Asking folks to stop and think seems pointless these days. Most won’t.
A while back, I stopped momentarily when an overheard conversational snippet made me smile. Someone said, “Too much is being said these days far too often about far too little.”
Maybe closer examination of the statement is warranted. It may come close to painting a picture of a muddled world bombarded daily by noise by the ton and meaningful articulation by the ounce.
Oh, I doubt that it merits publication in the book of world-famous quotes. It probably won’t even appear on a little hand-painted art piece to hang on grandma’s wall, unless it’s made at vacation Bible school.
It may be worthy, though, of filing away with other gems for offspring to consider when they think adding “as my old momma always said” seems to legitimize whatever they’re claiming.
Upon hearing a “momma claim” such as “a stitch in time saves nine,” I wonder how many offspring think it was actually their moms who originated the proverb.
My 103-year-old Uncle Mort dominated a free-wheeling discussion erupting the other day down at the general store in the thicket. It started, as most of them do, when claims grew anvil-hot about cheating at the domino table.
Nostrils flared, fingers pointed and nose hair stiffened in a melee with a hubbub soon equaling the decibels of a presidential debate. Clearly, three of the wheels of reason had fallen off, and the fourth was wobbling.
Just as things were about to get physical, combatants quietened, seemingly open to Mort’s claim to “know what’s wrong with the world.”
They shuffled the dominos for a new game, pondering Mort’s sweeping claim that many of the hurts of the world would go away “if we didn’t have so blamed many things that plug in.”
“What doesn’t plug in requires batteries that have chargers that do,” he gruffed.
As the others pondered Mort’s mentions, he “muddied up” the conversation with the claim that coloring books are making a comeback because adults are taking to them. “And please take note that so far, none of the coloring books plug in.”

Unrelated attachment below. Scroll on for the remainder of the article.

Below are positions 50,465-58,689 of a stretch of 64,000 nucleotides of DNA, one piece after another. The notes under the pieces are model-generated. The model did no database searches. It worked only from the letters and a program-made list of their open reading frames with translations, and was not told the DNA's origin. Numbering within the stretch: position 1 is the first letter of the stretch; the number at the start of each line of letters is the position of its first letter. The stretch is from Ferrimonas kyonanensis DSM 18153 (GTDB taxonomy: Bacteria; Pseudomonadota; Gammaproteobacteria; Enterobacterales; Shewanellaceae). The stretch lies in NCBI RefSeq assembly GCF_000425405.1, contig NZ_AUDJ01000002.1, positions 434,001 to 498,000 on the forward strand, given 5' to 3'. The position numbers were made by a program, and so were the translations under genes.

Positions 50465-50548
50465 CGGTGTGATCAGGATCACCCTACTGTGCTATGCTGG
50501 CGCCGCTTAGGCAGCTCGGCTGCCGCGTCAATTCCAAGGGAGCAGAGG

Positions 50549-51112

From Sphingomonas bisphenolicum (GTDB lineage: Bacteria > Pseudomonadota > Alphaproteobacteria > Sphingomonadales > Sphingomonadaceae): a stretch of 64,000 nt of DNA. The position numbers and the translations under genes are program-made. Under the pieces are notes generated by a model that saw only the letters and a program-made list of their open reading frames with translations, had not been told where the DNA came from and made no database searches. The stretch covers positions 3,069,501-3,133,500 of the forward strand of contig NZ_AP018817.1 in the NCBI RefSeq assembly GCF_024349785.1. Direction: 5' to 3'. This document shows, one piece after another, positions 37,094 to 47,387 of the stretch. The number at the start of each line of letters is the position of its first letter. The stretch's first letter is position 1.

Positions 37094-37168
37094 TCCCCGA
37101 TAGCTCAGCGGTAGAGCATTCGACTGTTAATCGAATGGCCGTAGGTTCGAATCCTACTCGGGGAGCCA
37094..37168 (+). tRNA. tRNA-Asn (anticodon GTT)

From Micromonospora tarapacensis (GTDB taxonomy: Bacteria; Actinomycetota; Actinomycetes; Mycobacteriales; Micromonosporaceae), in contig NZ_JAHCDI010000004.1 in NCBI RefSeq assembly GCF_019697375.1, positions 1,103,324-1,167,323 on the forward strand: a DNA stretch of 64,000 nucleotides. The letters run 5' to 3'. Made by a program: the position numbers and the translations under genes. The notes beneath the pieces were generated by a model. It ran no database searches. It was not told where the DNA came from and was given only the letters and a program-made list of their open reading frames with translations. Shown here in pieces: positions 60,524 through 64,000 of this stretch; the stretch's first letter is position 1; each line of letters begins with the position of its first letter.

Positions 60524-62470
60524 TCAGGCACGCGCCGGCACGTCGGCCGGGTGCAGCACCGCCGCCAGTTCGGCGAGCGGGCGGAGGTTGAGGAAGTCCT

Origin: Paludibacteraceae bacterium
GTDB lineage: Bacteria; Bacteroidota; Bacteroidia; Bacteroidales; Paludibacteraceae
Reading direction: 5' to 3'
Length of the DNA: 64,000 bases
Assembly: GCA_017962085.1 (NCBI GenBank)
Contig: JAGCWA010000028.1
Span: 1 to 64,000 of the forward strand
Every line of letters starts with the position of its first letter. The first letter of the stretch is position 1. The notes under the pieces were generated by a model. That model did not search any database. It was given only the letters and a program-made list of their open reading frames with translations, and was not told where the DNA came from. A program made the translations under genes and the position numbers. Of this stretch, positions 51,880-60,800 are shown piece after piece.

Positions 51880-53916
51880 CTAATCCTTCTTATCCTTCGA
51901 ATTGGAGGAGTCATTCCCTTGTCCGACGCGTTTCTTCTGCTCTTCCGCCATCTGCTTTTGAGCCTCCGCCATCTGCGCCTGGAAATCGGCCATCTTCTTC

Such logic provides faint hope for the return of intrigue to simpler things, like the wonderment of listening to seashells, studying fireflies in flight or watching morning glories yawn their way to slumber at day’s end.
We might hope that more people would strike “right quick” or “quick now” from common conversational usage.
Must everything be done quickly? Too often I hear prayers begun thusly: “Quick now, let’s pray.” It’s as though if we don’t pray quickly, our petitions may be too far down the list to be heard.
Yearnings for simplification make me want to find old Ma and Pa Kettle movies. Only those long of tooth saw them in first runs.
They starred Marjorie Main and Percy Kilbride, the former a raucous “in charge” woman, and the latter a man of meekness. Nothing rattled Pa Kettle. (The “blankness” of his face wouldn’t have changed if he had seen Niagara Falls run backwards or had learned postage stamps have decreased in price.)
Life does not need to speed through at full gallop. Moseying must also be included in more places than school zones.
Perhaps it is my dislike for so much “right quick” admonitions that causes me to re-think my current policy of watching TV only if recorded. Even 15-minute delays allow the skipping of commercials.
Someone pointed out that to miss commercials is to eliminate some of the best creativity on the “toob.” Isn’t this why many of us watch Super Bowls, mostly to check out new commercials?
What about the most clever “new word” in Southwest Airlines’ ad campaign? Whoever came up with “transFAREncy” deserves a raise.
And kudos to DIRECTV and its vignettes of the frontier family, where the “man of the cabin” defends their TV cable hook-up because they are “settlers.” These ads still bring smiles, even after viewing for the umpteenth time.
Wayda minute. I didn’t intend to start “talking up” TV. It’s one of the major offenders of the “plug-ins.”
Now, where did I put that coloring book?
Dr. Newbury is a speaker in the Dallas/Fort Worth Metroplex. Inquiries/comments to: email@example.com. Phone: 817-447-3872. Web site: www.speakerdoc.com. Columns archived at venturegalleries.com, newbury blog.